Visas to Mexico for US Permanent Residents

By Mallory Ferland
LPRs need only their green card and valid passport to enter Mexico.
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Legal Permanent Residents, or green card holders, living in the United States can use their green card to enter Mexico, Canada or Guam in lieu of obtaining a visa. For travel between the U.S., Canada and Mexico, a green card holds the same travel requirements as U.S. citizenship. This agreement, however, only applies to countries in North America and cannot be applied to all countries where U.S. citizens are not required to obtain a visa for entry.

Visa Requirements

Legal Permanent Residents of the United States are not required to obtain a visa in order to visit Mexico. Mexico and the United States have an agreement that allows any LPRs, or green-card holders, to bypass obtaining a visa as long as they can prove their status. A Brazilian citizen living in the U.S. with a legal green card does not need to obtain a visa to visit Mexico, even though Brazilian citizens are required to apply for a visa before entering Mexico.

Travel Documents

In order to enter Mexico as an LPR without a Mexican visa, you must have your green card with you at all times. A valid passport from your home country is also required in order to enter Mexico and reenter the U.S. If you intend to stay in Mexico for a period of one year or more, you must apply for a reentry permit, Form I-131 Application for Travel Document, through the United States Citizenship and Immigration Services before leaving the country.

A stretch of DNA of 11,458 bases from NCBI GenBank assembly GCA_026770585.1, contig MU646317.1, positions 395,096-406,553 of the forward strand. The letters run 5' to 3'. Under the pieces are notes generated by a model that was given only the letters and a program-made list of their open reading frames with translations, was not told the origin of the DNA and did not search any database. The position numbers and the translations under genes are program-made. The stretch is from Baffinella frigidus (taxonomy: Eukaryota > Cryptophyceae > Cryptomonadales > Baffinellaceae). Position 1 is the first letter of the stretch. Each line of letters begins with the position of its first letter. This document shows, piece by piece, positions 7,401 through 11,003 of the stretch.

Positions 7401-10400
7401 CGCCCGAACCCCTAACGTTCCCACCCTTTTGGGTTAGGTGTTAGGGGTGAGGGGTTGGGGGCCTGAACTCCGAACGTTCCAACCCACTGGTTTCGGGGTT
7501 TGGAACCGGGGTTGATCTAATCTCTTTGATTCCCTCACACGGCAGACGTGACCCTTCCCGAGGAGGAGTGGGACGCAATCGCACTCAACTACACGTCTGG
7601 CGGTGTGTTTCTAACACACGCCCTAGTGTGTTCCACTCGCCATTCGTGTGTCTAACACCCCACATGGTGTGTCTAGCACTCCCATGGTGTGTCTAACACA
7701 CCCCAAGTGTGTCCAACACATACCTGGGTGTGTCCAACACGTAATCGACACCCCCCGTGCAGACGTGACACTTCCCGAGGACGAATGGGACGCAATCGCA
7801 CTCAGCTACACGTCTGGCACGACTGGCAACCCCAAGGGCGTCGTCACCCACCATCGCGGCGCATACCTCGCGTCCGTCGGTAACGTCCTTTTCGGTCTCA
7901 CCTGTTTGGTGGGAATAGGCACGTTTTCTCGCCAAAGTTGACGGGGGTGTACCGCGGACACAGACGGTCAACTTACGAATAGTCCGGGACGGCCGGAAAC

Travel Limitations

LPRs are permitted to travel to Mexico under a limited time frame. Green cards carry a condition that disallows the holder to be absent from the U.S. for a period of one year or more at a time. If an LPR travels to Mexico and stays more than one year without first obtaining a reentry permit, his status will be terminated. Making multiple trips in and out of the U.S. to Mexico for significant periods of time per year can also result in suspicion and investigation into your status. Every time you reenter the U.S., you are at the discretion of the interviewing customs agent to decide whether your actions are suspicious or not.

Canada and Guam

The same agreement that allows LPRs to travel to Mexico exists between the U.S., Canada and Guam. LPRs are allowed to travel to either country without obtaining a visitor visa. Transit can also be made directly to one country from the other, such as a flight from Canada to Mexico, as long as the total time spent outside of the U.S. is less than one year.